They are unhappy about those individuals, have to remind everyone that this is a few who do wrong and give everyone a bad name, current players and former players. I think the one thing that's getting lost in all of this is that the NFL players are being villainized and I think everyone needs to know that in every NFL locker room, 53 men on a roster, there might be one despicable person.

There may be 10 jerks but the rest of those guys on that team which is the majority on an individual team and collectively in the NFL are good guys. There are guys who are loving fathers, they care about their communities, they give back to those communities, they do and say the right things most of the time. So, that's the unfortunate part about this is the few individuals who are tainting that NFL shield, all current players and former players as well.

SMERCONISH: I'm glad you bring that up. I'm going to actually going to speak to some of the data that is supportive of the observation that you just made. Coy Wire, thank you for being here.

WIRE: Thanks for having me.

SMERCONISH: We have to take a break. But when we come back, I've got information that you're not going to believe, I didn't believe it when I heard it. But we'll talk to a man who has done the math at the NFL and says nothing is quite as it appears.

From threatened demonstration killings in Australia to beheadings, ISIS has done a good job of terrifying us but maybe we should be scared. You'll want to hear what a former police chief has to say.

And sometimes no means yes to Rush Limbaugh anyway. I'll explain what I mean by that later in the program. Don't go away. We'll be right back.


SMERCONISH: Welcome back to the program. It's the summer of the shark for the NFL. Let me explain that. The Ray Rice video showing him deck his fiancee now wife - it's appalling, the photographs of Adrian Peterson's four-year-old son after being hit with a switch turned my stomach. And the idea that Greg Hardy of the Carolina Panthers would be playing after being convicted by a judge of assault on a female and communicating threats, that's abhorrent.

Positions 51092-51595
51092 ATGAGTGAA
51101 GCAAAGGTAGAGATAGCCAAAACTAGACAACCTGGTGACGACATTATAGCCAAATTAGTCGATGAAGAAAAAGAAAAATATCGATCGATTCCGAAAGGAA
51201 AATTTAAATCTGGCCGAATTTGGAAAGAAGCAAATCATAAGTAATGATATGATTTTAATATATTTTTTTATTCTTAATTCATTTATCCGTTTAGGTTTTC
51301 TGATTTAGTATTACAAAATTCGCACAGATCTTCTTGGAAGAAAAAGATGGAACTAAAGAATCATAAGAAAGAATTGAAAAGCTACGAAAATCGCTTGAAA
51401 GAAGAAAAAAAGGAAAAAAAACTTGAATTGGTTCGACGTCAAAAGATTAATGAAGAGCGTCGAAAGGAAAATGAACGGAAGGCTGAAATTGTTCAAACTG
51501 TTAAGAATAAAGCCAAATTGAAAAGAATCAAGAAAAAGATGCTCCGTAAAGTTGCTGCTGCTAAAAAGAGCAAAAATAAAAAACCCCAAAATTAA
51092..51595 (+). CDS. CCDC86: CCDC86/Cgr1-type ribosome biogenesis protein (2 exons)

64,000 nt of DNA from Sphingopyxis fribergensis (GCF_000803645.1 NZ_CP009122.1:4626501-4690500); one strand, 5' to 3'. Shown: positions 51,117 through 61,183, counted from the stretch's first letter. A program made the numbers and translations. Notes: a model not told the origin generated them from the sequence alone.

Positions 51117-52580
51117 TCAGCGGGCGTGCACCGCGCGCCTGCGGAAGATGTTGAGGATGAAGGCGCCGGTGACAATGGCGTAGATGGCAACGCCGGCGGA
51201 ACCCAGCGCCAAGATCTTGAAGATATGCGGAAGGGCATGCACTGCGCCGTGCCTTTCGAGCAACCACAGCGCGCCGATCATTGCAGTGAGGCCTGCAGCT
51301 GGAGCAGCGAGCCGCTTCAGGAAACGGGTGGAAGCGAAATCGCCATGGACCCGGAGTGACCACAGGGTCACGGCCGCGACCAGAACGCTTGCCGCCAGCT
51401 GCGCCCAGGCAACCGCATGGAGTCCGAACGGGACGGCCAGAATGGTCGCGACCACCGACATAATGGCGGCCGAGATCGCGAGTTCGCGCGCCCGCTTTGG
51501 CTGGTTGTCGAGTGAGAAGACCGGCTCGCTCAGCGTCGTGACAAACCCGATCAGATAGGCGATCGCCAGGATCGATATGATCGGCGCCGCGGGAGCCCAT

Every day this week brought another headline. On Wednesday, Arizona Cardinals running back Jonathan Dwyer was arrested on aggravated assault charges stemming from two incidents involving a woman and a child. So after this week's news, I'll bet you're convinced that the NFL is dominated by thugs and convicts. But you would be wrong.

Last July when Rice was suspended for a meager two games by the NFL, Benjamin Morris at ESPN's 538 blog, took a look at violence in the NFL or by NFL players and he found that to quote him, "Arrest rates among NFL players are quite low compared to national averages for men in their age range." What is more he says there are some types of crimes that are less common among NFL players.

In analyzing data assembled by the "USA Today" NFL arrests data base he concluded that quoting here, "Although there seems to be an endless stream of stories about NFL player arrests and misconduct this is largely because there are a lot of NFL players and they are famous at the league's peak during training camps, there are about 2,560 players attached to NFL teams. that's a limit of 80 each.

In other words there are many players and unlike the rest of society when they get in a scrape with the law, it makes news especially now. Take a look at 538's analysis. For the national arrest trends, Morris used the Bureau of Justice Statistics Arrest Data Analysis tool to find the arrest rates per 100,000 for the male population in the 25-29 age group, because this is the group most similar to the NFL as a whole where the average team ages varies from 25 to 27 years old.

So what did he find? That NFL players have much lower arrest rates than average, basically, across the board. Morris found that the most common arrests among the general public are for drug-related offenses and DUIs. The most common among NFL players is DUI with assault a distant second. Overall NFL players arrest rate is just 13 percent of the national average. Look at the distribution of NFL arrests compared to national averages.

As of the time of this tabulation which was July, there were 83 domestic violence arrests, making it by far the NFL's worst category, but still, that rate is only about half, 55.4 percent, of what occurs in society at large. So, what might explain the misperceptions? It's the summer of the shark in the NFL.

Remember 2001, during the fourth of July weekend an eight-year-old named Jesse Arbagas (ph) was attacked by a shark. And every subsequent week that summer brought news of more shark dangers until the events of 9/11 knocked that story from the headlines. But here is the kicker. There was no increase in shark attacks that summer, just in increase of coverage of shark attacks.